Changing as the workforce does

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OnContractor is aiming to change the face of specialised recruitment…

With market forces more turbulent than ever, natural resources projects are under immense pressure to deliver project ready teams quickly. OnContractor aims to be the answer – a platform that connects projects to people, exactly when they’re needed, without the hassle.

The sharing economy certainly isn’t a novel concept but its application continues in new and interesting ways – from enabling the hire of idle construction assets to making life easier for engineers and engineering companies, in the case of OnContractor.

Solving the people problem

Like all good (and most successful) startups, the idea came from identifying a real life use case.

For co-founder, Alastair Haldane it was a gap in filling resources for his own company, Rigforce, an established oil and gas labour hire company.

The traditional and generic tools just weren’t cutting it. In the highly technical and specialist world of engineering contracting, there are expensive overheads associated with traditional engagement models.

“Recruitment and labour hire is still very manual,” Alistair told Startup News. “So OnContractor came from us creating the tool we needed ourselves to automate as much of the process as possible (payroll, contracts, insurances) and to provide a platform for resource projects to get immediate access to good people”.

And of course they realised they weren’t the only ones who needed it. And so startup journey number two began for Alastair, with co-founders Conor O’Brien and Evan Renwick.

Startup veterans

10 years prior, Alastair and Conor made their first foray into business starting Rigforce (originally called Interpeople) – starting a company before they knew ‘startup’ as a concept.

Alastair stepped out of a Petroleum Engineering role at BHP 10 years ago (‘It was very technical, running models and algorithms you could go the whole day without talking to anyone’) straight into the people game – selling, negotiating and learning to influence.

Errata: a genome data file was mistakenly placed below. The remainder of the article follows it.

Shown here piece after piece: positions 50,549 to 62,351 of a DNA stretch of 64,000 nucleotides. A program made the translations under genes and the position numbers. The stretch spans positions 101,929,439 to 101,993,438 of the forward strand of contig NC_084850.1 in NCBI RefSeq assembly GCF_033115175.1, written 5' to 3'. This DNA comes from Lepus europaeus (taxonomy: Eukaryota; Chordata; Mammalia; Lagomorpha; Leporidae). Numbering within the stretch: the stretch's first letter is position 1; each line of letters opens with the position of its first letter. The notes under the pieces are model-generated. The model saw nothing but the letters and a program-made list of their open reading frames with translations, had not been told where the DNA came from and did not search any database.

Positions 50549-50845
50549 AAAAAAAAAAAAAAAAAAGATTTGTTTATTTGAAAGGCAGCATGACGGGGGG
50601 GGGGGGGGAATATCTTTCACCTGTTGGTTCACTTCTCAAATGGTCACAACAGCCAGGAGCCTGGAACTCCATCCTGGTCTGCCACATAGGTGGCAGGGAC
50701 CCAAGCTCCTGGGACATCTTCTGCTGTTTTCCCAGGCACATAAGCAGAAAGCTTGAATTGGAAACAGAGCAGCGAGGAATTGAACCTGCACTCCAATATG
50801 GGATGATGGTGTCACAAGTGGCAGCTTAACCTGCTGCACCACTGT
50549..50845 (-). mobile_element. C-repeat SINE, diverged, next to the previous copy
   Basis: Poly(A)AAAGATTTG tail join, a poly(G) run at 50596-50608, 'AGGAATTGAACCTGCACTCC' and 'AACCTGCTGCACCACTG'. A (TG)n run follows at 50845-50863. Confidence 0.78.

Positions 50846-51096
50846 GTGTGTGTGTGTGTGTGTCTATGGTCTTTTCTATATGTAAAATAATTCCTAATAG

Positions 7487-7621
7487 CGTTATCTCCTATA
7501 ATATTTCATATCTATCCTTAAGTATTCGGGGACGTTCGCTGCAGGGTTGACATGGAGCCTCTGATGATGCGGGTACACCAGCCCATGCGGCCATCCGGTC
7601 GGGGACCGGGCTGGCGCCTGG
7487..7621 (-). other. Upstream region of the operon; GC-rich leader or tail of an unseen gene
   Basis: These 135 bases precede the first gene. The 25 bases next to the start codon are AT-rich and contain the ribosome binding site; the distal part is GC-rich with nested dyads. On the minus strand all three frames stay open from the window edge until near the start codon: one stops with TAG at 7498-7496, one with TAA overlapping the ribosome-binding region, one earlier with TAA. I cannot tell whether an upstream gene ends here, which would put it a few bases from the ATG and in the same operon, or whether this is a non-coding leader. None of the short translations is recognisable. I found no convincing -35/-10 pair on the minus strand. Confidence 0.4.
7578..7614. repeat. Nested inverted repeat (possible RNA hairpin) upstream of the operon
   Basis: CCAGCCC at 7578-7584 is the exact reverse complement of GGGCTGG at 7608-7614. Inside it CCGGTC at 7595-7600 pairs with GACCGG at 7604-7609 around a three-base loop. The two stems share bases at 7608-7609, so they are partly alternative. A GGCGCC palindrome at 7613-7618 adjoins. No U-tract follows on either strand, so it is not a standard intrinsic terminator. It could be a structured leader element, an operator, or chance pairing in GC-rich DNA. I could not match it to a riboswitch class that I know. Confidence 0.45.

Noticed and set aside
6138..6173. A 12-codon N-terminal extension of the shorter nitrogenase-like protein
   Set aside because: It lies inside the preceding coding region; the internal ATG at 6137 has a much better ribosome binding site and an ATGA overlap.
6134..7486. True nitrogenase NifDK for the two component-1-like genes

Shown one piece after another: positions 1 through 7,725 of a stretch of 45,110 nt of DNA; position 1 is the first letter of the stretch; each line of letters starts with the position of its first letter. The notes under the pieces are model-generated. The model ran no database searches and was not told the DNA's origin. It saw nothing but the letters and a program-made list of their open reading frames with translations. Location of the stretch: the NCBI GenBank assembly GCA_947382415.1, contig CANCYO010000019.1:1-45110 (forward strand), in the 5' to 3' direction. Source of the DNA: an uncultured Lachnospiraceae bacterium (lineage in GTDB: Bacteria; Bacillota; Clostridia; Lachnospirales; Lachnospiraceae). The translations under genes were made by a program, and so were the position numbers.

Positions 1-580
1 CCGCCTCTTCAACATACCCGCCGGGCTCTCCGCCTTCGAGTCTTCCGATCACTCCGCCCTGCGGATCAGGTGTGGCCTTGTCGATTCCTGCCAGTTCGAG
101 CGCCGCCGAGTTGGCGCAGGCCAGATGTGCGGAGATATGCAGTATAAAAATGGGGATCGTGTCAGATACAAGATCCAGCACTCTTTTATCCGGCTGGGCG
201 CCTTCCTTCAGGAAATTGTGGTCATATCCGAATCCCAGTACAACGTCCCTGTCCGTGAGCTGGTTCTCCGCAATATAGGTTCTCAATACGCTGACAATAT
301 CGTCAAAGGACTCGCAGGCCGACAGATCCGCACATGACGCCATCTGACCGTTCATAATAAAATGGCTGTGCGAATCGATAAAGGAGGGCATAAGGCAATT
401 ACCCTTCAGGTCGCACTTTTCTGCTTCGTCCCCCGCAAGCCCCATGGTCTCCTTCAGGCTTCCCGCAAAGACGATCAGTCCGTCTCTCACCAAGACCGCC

The catch at the time was that Rigforce was founded in 2008, six months before the GFC hit.

“It was a baptism of fire and from the start, we only knew tough times. But that calibrated all our expectations (and margins) to worst case – and we’d crack out what we called the ‘baked beans budget'”, said Alastair.

Now – it’s called bootstrapping.

The OnContractor home page at www.oncontractor.com

Worldly Advice

Alastair’s advice for young entrepreneurs is to not wait for the ‘golden’ idea.

“Chances are the original idea will change as the business evolves anyway,” said Alasitar. “Get an idea you feel is half decent and go for it. Don’t lean too much on family and friends advice either.

“10 years ago, every person I spoke to when I transitioned out from my technical career to start a business I had no experience in told me I was basically bonkers, which in hindsight I feel was completely justified. I’ve seen fairly average business ideas float on the back of resilience and on the contrary, great ideas fail through loss of self-belief.

“There are many other factors that make a startup fly than the idea itself. But try to enjoy it along the way. It’s easy and addictive to be in the world of becoming, constantly looking too far ahead. Enjoy the journey, enjoy the tension of the unknown.”

But if you’re going to make a wrong turn – make it quickly he says: “I’ve never regretted making a decision too soon (as opposed to too late) in business.”

We’ll eagerly anticipate the next startup venture from these Perth locals.

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For more on OnContractor, visit their website.